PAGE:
7. Nnamdi Asomugha. Ben Roethlisberger was looking to target Asomugha on seemingly every pass in the first half, especially when he needed to make a play. There was no safety help to blame this time, either. I don't like to hate on Nnamdi, and I'd rather it didn't have to be this way, but with each week it's getting more difficult to defend him. He looks like a player past his prime who's now a shell of his former self. We hoped last season's underwhelming play could be blamed on an adjustment period and the otherwise clusterfuck of a defense. Unfortunately, our greatest fears are being realized. Nnamdi is a step slow, has to play 10 yards off the line of scrimmage so he doesn't get beat deep, and receivers are having little trouble getting separation (the Steelers attacked him with comeback routes consistently). It's starting to appear as though Asomugha might be no more than an average (adequate?) cornerback, at best, and, at worst, a weak link in the secondary that opposing offenses look to exploit.
Edit: According to Jeff McLane, Nnamdi allowed 6 receptions for 58 yards on 7 targets. Now, was that 7th target the easy touchdown pass Antonio Brown dropped in the end zone? Either way, weak showing for Nnamdi against the Steelers. As someone who felt he got way too much criticism last season, hopefully he can turn it around because, well, the Eagles really need him to.
1. Turnovers. The ball was slick, no doubt, and there was a total of six fumbles on the day. Here's the problem: Five of those fumbles were committed by the Eagles, four by Michael Vick. Vick lost two, one at the half-yard line with the Eagles poised to score the game's first touchdown, had one recovered by Danny Watkins after a strip sack, and another overturned by replay on a technicality. Eagles players give a similar refrain after every game about having to protect the football. Until that actually happens for more than one game at a time, it will remain just talk. And, as we know, one thing these players have been exceptional at recently is talking -- and not backing it up on the field. Given the Eagles' -7 turnover differential (tied for WORST in the NFC and second-worst in the league), being 3-2 instead of 0-5 is a huge break. They're playing on borrowed time right now, and the losses will start to pile up if they don't take better care of the football.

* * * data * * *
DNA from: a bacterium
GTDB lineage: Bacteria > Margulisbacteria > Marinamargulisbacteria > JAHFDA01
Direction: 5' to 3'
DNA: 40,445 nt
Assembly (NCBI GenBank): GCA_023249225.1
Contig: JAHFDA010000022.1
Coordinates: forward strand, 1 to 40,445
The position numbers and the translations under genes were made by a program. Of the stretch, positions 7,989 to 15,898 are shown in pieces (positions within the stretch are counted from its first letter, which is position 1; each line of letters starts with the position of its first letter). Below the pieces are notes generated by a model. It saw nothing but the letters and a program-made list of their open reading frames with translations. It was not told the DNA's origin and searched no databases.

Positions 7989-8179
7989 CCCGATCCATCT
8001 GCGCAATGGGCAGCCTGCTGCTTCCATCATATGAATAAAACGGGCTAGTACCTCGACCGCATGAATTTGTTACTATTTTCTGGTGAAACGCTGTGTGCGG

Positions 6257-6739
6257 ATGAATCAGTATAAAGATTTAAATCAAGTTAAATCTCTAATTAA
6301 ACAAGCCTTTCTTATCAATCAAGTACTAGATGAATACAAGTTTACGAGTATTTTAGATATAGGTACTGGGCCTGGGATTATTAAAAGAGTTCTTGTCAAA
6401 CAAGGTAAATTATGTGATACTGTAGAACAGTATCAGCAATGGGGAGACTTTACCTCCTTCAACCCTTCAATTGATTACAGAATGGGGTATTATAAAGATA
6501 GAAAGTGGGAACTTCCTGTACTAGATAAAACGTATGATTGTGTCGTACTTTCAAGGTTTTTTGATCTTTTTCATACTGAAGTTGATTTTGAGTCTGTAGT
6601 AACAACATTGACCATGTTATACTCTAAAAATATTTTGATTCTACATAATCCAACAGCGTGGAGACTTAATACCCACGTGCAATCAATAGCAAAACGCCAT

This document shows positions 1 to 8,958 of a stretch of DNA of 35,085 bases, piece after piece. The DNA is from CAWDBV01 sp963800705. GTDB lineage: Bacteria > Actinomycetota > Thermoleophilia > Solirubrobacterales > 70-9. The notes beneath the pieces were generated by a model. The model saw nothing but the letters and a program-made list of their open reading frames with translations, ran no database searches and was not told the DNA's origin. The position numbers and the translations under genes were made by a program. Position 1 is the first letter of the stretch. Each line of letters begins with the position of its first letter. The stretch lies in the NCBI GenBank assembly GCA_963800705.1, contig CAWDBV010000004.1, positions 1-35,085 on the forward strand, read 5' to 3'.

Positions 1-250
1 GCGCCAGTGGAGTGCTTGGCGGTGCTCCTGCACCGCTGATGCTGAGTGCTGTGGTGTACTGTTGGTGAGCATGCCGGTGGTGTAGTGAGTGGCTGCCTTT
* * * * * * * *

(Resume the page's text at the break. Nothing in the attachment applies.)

2. Overall flow. A steady rain fell throughout the game, and both teams played like they were moving in quicksand. It was ugly to watch. Painful, too. The longest gain for either team went for 24 yards, and new meaning was given to the phrase, "matriculating the ball down the field." Three, four, five, six, and, if we were lucky, seven yards at a time. Both offenses were gracious enough to throw in 15-20 yard chunks just to flirt with our flickering interest. Otherwise, it was a very uuuugggghhhh-inducing affair all around.
The Steelers are now 20-2-1 in their last 23 games against NFC opponents at home (one of those losses and the tie coming against Michael Vick, incidentally). Pittsburgh is anything but an easy place to play, and you should never underestimate the indomitable will of a proud champion, especially one with Ben Roethlisberger at the helm. Nevertheless, this Eagles team, this uncharacteristically scrappy Eagles team, hung in there and slugged it out. They fought until the very end and made a desperate Steelers team sweat out a close win. It just so happens that a week after winning on a missed field goal, the Eagles lost on a made field goal. Perhaps this was the universe's way of evening things out. Or some shit like that.
Yeah, I'm aggravated, but given what I was thinking going into the game, I'll swallow hard and live with this result. Would it have been nice to beat our cross-state rival? Of course. However, in the scheme of things, this is as harmless as a loss can be. It didn't come against a division or conference opponent, and it didn't torpedo the season. Shrug it off and get ready for the Lions at home. We have yet to see the Eagles put together a truly impressive performance, dominate their opponent, and coast to victory. The Lions are like a hyperactive version of the Eagles when it comes to mixing talent with unconscionable self-sabotage. They've proven themselves wildly undisciplined in all phases and, despite coming off a bye, should be ripe for the taking. No more screwing around, Eagles. Focus, play smart, and take care of the football. Win this game. Win it convincingly. Break the suddenly unattainable 30-point barrier. Go into the bye at 4-2 and feeling good, ready to move to 5-2 against the Falcons in a Week 8 measuring stick game. Besides, as we all know, Andy Reid doesn't lose immediately following the regular season bye. That Atlanta game is totally in the bag.